Christian Movie Interviews, News and Reviews

5 Things Parents Should Know about The Lego Movie 2

  • Michael Foust
5 Things Parents Should Know about <em>The Lego Movie 2</em>

Emmet Brickowski is a cheery Lego character who longs for the glory days of Bricksburg – the time when everyone hugged, laughed and sang.

You know, the time when – as the song goes – “everything is awesome”

“Everything can still be awesome!” he shouts.

But no one believes him. Bricksburg was invaded long ago by super-strange aliens, who kidnapped citizens and left the city in ruins. Emmet’s home is now known as “Apocalypseburg,” a dystopian place where no one smiles and people are angry and depressed.

And now, Apocalypseburg has experienced yet another invasion by aliens, who took his best friend, Lucy, and a few other citizens, too.

Emmet, though, isn’t giving up. He builds a spaceship to chase them, and he’s carrying his optimistic attitude with him.

The Lego Movie 2 (PG) opens this weekend, picking up where 2014’s The Lego Movie ended. It stars Chris Pratt (Guardians of the Galaxy, Jurassic World) as Emmet, Elizabeth Banks (The Hunger Games) as Lucy, and Will Arnett (The Lego Batman Movie) as Batman.

Here are five things parents should know:

Photo courtesy: Warner Bros.

1. It’s Weird

1. It’s Weird

It’s a plot that makes sense only if you understand the backstory: We are watching a child’s imagination play out on the big screen. In the movie’s “real world,” a sister (Bianca) raids her brother Finn’s Lego creation and take some of the characters to her room. This explains the plot: Aliens invade the once-bubbly city of Bricksburg and turn it into desolate Apocalypseburg. That’s simple enough, but then the plot turns goofy: One of these kidnapped characters is going to be forced into a marriage with the chameleon-like Queen Watevra Wa'Nabi. The film then turns into a musical, as we hear her sing about her “matrimonial ceremony.” She turns her subjects into zombies by making them listen to a song with the lyrics, “This song's gonna get stuck inside your head.” At times, the movie seems like a nightmare from the 1960s – but one your kids could watch, of course. We can thank Bianca for it.

Photo courtesy: Warner Bros.

2. It Junks the ‘Everything Is Awesome’ Mantra

2. It Junks the ‘Everything Is Awesome’ Mantra

I’m a sucker for pop music that is void of meaning. Thus, I sang along to the popular Everything Is Awesome song in the first film: Everything is awesome, everything is cool when you’re part of a team; everything is awesome, when you're living out a dream. But then I examined the lyrics. Fleas are awesome. Clogs are awesome. Allergies are awesome. In fact, according to the song: Everything you see or think or say is awesome. I don’t think God would endorse such a song, even if it does promote a positive message of teamwork. For example, sin is not awesome.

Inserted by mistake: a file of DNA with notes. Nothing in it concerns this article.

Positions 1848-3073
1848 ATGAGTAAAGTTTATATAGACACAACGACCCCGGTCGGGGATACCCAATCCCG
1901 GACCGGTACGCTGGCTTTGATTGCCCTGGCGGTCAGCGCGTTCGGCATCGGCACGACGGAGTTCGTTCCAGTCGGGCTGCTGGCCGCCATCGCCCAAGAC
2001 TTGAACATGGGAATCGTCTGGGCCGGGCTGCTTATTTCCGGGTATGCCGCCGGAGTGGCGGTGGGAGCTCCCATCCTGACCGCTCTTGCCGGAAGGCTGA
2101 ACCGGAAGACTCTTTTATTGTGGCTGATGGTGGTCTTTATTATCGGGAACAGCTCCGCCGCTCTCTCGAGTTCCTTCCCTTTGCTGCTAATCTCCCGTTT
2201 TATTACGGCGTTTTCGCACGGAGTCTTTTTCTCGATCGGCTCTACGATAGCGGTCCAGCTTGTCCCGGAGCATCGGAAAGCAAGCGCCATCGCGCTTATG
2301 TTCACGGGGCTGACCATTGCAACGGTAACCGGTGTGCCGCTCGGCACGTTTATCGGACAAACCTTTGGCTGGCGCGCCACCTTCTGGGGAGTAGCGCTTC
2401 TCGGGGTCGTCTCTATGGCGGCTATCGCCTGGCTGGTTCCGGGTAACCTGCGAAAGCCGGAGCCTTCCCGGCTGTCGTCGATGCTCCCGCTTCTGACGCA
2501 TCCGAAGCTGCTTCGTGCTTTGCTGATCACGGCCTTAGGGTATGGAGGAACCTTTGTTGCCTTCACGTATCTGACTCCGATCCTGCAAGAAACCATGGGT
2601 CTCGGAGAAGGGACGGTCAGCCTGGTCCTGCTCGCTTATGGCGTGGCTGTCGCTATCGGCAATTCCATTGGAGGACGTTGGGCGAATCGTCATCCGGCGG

Thankfully, The Lego Movie 2 gives us a new song – Everything’s Not Awesome – that has a more biblical worldview: Everything's not awesome; things can't be awesome all of the time; it's not realistic expectation; but that doesn't mean we shouldn't try; to make everything awesome. That’s much better. 

Photo courtesy: Warner Bros.

3. It’s Clean Enough for Youngsters

3. It’s Clean Enough for Youngsters

Kudos to filmmakers for not pushing the envelope too much. It’s rated PG, but it could have been G with a few changes. It has no language. (Not even an OMG or gosh.) It has no sexuality. (Unless you count Batman bragging about his abs.) It has a wee bit of violence, but it’s tantamount to watching children play on the floor with Legos. My youngest children are 7 and 3, and I would be comfortable letting them watch it. Still, it does contain a few elements some parents might want to know about before going. One character tells another to “listen to the music and let your mind go.” A character says he’s been meditating. A Dracula-type character says he enjoys wearing women’s jeans. Also, the Queen has built a “space temple” for her wedding.

Photo courtesy: Warner Bros.

4. It Features a Few Surprising Cameos

4. It Features a Few Surprising Cameos

Who knew that Supreme Court Justice Ruth Bader Ginsburg had time for movies? Okay, so she doesn’t speak in The Lego Movie 2, but a Lego character in her image does make an appearance. (The director, Mike Mitchell, said he and the filmmakers are “huge fans” of the liberal justice.) We also see (and hear) from Bruce Willis, who has more than one scene, and from Abraham Lincoln (voiced by Will Forte). Even former pro basketball players Gary Payton and Sheryl Swoopes have cameos. Not surprisingly, the Justice League also has a role.

Photo courtesy: Warner Bros.

It Has a Few Positive Messages, If You’re Patient

It Has a Few Positive Messages, If You’re Patient

The Lego Movie 2lacks the obvious positive messages of The Lego Movie(2014) and The Lego Batman Movie(2017), but that doesn’t mean it’s void of solid themes. You simply have to wait until the very end. Finn and Bianca give us lessons on sibling love and cooperation. (“I just wanted you to play with me,” she tells him.) Emmet meets his future self – a tough, mean guy known as Rex Dangervest – and rejects him. Emmet chooses kindness. Then you have the movie’s theme song – Everything’s Not Awesome– that comes closer to biblical truth than its predecessor.

Perhaps The Lego Movie 2 isn’t as awesome as its predecessor, but it’s still pretty good.  

The Lego Movie 2 is rated PG for mild action and rude humor.

Entertainment rating: 3 out of 5 stars. Family-friendly rating: 4 out of 5 stars.

 

Michael Foust is a freelance writer. Visit his blog, MichaelFoust.com

Photo courtesy: Warner Bros.





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